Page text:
USCIS on track to issue 281,507 employment-based green cards by September 30

MUMBAI: Facts U.S. Immigration and Public Service (USCIS) filed a court statement indicating that immigration authorities have used nearly all employment-based immigrant visas (green cards) for the current fiscal year ending September 30. At the end of this month, it will grant 281,507 green. card.
Jeremy McKinney, president of the American Immigration Lawyers Association, said issuing 280,000 employment-based immigrant visas was a feat, one that was only possible because the staff and management do the work. overtime to process job applications efficiently. “This is double the number of visas normally issued in a year and is truly a remarkable effort by agencies that have faced many obstacles over the years.”
More than 65,000 employment-based green cards were unused in 2021, so this is not a meaningful achievement. However, some immigration attorneys point out that the issuance process is not in order, and the earliest applicants may not necessarily benefit.
Greg Siskind, immigration attorney tweeted, “USCIS will hear cases most easily, compared to adjudicating in order which is against statue and USCIS policy. Shortcuts to avoid being ruled by a judge on the legality of the immigrant visa reservation will not be challenged. ”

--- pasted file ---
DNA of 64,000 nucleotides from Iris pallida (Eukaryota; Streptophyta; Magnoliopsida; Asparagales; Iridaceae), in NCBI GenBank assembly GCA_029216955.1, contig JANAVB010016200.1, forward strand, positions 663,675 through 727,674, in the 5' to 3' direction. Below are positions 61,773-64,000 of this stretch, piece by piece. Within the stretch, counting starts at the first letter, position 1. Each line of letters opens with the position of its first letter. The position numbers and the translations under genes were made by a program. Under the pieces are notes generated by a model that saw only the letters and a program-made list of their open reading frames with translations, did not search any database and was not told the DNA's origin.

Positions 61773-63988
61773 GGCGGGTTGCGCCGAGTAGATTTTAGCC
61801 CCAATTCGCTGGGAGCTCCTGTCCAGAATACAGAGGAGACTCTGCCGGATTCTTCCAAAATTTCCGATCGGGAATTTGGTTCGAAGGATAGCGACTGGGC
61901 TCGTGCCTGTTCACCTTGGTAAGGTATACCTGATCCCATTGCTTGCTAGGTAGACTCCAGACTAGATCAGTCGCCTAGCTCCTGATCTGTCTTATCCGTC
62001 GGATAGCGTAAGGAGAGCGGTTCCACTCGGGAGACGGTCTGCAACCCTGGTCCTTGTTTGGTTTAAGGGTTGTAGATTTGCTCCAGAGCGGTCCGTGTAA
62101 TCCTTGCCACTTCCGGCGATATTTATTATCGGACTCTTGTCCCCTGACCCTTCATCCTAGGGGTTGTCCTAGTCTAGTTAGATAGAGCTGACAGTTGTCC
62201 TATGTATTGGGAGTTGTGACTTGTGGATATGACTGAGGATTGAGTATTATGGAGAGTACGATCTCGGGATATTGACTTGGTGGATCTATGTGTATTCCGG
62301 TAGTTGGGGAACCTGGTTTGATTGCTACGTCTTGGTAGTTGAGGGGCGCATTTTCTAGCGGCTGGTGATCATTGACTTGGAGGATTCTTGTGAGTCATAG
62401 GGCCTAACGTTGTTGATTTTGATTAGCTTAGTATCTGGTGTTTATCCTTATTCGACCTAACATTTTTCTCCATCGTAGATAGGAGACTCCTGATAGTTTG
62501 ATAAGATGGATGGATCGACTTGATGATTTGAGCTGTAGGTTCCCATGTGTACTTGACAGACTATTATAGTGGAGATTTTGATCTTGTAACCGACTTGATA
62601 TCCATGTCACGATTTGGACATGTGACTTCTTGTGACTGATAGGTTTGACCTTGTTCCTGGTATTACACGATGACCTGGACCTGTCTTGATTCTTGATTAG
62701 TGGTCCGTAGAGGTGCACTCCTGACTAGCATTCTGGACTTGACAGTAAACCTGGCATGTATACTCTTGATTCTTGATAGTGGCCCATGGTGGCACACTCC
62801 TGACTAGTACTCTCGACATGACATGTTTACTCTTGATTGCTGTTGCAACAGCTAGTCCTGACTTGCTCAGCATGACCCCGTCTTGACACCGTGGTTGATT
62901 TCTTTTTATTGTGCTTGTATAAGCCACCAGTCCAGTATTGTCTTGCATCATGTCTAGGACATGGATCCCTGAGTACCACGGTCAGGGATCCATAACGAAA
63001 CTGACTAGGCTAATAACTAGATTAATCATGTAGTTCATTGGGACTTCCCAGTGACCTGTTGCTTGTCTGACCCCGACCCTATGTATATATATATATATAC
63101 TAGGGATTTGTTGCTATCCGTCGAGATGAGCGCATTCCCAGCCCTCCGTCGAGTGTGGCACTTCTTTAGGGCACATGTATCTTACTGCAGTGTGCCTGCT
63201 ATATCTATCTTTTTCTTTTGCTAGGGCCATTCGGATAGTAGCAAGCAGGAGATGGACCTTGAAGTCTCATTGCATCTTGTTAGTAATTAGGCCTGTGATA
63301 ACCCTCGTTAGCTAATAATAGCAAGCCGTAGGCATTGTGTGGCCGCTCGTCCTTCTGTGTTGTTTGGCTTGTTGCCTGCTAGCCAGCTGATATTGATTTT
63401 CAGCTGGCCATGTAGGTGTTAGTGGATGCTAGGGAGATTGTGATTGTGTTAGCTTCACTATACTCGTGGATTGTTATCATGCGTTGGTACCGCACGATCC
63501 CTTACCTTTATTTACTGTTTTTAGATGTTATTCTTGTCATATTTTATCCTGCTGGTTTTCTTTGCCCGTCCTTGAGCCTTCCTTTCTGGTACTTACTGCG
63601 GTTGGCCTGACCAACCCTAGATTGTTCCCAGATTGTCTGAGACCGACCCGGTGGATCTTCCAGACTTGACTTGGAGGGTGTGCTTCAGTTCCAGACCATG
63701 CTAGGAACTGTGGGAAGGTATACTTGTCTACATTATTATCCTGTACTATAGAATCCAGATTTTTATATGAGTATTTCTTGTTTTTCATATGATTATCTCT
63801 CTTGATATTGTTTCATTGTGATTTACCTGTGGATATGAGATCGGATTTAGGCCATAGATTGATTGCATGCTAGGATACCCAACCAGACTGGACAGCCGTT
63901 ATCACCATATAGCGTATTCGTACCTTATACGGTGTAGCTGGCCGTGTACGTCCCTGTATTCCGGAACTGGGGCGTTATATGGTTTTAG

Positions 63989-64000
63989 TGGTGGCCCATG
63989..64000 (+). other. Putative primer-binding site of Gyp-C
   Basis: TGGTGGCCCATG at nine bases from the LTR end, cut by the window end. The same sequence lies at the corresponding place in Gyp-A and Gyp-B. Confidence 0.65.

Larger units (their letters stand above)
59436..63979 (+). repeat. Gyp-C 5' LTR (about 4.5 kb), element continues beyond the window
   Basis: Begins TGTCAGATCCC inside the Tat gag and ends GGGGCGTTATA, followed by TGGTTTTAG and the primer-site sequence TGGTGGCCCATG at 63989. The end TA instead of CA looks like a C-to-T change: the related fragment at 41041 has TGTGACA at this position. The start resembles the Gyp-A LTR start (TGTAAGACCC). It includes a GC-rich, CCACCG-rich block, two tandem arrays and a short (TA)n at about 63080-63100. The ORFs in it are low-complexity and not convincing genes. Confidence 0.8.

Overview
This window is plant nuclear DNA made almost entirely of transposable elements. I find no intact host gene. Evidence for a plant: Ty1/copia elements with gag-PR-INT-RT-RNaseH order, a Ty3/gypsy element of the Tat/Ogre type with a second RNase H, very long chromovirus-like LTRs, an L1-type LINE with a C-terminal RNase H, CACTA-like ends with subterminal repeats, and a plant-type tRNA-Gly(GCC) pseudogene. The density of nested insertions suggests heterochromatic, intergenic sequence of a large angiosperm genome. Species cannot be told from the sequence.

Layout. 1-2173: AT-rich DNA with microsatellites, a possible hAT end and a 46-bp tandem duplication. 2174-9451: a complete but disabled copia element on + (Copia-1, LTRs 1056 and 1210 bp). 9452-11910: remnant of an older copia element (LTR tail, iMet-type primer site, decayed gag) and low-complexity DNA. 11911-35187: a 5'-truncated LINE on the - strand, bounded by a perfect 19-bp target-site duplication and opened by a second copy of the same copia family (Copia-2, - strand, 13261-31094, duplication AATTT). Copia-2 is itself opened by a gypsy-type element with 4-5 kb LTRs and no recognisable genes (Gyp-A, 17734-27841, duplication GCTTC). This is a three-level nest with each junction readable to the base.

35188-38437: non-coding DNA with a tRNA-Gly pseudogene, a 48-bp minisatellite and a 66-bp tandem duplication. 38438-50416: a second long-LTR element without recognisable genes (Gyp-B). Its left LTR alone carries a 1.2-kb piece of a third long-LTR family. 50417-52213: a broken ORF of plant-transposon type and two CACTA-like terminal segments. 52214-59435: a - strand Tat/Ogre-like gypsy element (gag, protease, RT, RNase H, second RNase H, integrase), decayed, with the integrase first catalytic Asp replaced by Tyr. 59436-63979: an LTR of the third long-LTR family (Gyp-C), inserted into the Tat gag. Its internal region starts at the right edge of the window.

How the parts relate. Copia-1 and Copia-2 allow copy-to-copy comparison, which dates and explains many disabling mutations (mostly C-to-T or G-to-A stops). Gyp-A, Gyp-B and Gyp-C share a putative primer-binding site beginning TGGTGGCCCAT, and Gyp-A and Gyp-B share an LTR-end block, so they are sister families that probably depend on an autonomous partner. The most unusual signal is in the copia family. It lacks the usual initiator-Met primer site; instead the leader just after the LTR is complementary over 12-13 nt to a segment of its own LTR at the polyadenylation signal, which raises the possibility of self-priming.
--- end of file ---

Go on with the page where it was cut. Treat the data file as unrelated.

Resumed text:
As USCIS has taken steps to avoid waste of employment-based green cards, this fiscal, the recent release of the visa bulletin has been a major disappointment to the Indian community.
For Indians, in the EB-2 category (advanced degree holders) there is a two-and-a-half year delay to April 1, 2012. The Visa Bulletin is released monthly and indicates when a job Foreign nationals living in the US can take the final step of filing an adjustment of status and obtaining a green card.
Sharvari Dalal-Dheini, director of government relations at AILA added, “What this tremendous effort has also shown is that Conference need to support the vital work of both agencies through appropriation. Normally, USCIS and DOS work for a fee, but because of the huge backlog that arose during the previous administration and the impact of pandemic restrictions, Congress needed to keep the purse strings open to ensure that the agencies are equipped to quickly and efficiently process all those individuals who remain on employment, family and diversity immigrant visa profiles. Doing so will only help to better recover our country from the pandemic.”
“Despite great efforts, we must acknowledge that many individuals who had hoped to obtain an immigrant visa this year are facing visa violations and others, especially those in backlog family, has seen delays even worse. We must therefore continue to push Congress to reform the immigrant visa system to ensure visas are not lost, children do not age, our country’s employment needs are met, and we can keep families together,” she added.

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